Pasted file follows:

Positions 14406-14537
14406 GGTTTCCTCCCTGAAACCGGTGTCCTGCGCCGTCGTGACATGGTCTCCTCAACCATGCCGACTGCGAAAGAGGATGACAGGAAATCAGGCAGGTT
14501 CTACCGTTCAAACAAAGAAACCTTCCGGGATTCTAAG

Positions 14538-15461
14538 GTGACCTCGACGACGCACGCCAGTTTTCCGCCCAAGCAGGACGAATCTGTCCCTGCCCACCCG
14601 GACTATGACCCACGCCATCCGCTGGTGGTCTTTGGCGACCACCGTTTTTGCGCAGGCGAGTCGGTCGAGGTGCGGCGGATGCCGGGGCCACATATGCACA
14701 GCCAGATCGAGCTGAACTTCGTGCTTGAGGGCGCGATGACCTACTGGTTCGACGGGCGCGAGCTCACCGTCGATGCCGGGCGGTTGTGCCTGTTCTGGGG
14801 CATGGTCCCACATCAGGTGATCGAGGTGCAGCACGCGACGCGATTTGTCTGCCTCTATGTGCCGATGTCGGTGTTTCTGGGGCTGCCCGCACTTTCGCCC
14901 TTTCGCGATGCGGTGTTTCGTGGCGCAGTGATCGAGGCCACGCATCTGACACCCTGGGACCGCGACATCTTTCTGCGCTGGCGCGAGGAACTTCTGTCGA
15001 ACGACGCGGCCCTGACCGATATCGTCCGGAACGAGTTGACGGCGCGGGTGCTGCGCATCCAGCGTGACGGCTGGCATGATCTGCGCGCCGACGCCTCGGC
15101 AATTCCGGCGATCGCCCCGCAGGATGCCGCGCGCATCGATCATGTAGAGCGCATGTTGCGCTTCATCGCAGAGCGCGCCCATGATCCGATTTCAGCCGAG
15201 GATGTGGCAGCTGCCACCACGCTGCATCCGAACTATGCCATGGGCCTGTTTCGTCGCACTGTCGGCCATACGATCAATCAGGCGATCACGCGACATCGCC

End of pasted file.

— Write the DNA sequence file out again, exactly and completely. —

Positions 14406-14537
14406 GGTTTCCTCCCTGAAACCGGTGTCCTGCGCCGTCGTGACATGGTCTCCTCAACCATGCCGACTGCGAAAGAGGATGACAGGAAATCAGGCAGGTT
14501 CTACCGTTCAAACAAAGAAACCTTCCGGGATTCTAAG

Positions 14538-15461
14538 GTGACCTCGACGACGCACGCCAGTTTTCCGCCCAAGCAGGACGAATCTGTCCCTGCCCACCCG
14601 GACTATGACCCACGCCATCCGCTGGTGGTCTTTGGCGACCACCGTTTTTGCGCAGGCGAGTCGGTCGAGGTGCGGCGGATGCCGGGGCCACATATGCACA
14701 GCCAGATCGAGCTGAACTTCGTGCTTGAGGGCGCGATGACCTACTGGTTCGACGGGCGCGAGCTCACCGTCGATGCCGGGCGGTTGTGCCTGTTCTGGGG
14801 CATGGTCCCACATCAGGTGATCGAGGTGCAGCACGCGACGCGATTTGTCTGCCTCTATGTGCCGATGTCGGTGTTTCTGGGGCTGCCCGCACTTTCGCCC
14901 TTTCGCGATGCGGTGTTTCGTGGCGCAGTGATCGAGGCCACGCATCTGACACCCTGGGACCGCGACATCTTTCTGCGCTGGCGCGAGGAACTTCTGTCGA
15001 ACGACGCGGCCCTGACCGATATCGTCCGGAACGAGTTGACGGCGCGGGTGCTGCGCATCCAGCGTGACGGCTGGCATGATCTGCGCGCCGACGCCTCGGC
15101 AATTCCGGCGATCGCCCCGCAGGATGCCGCGCGCATCGATCATGTAGAGCGCATGTTGCGCTTCATCGCAGAGCGCGCCCATGATCCGATTTCAGCCGAG
15201 GATGTGGCAGCTGCCACCACGCTGCATCCGAACTATGCCATGGGCCTGTTTCGTCGCACTGTCGGCCATACGATCAATCAGGCGATCACGCGACATCGCC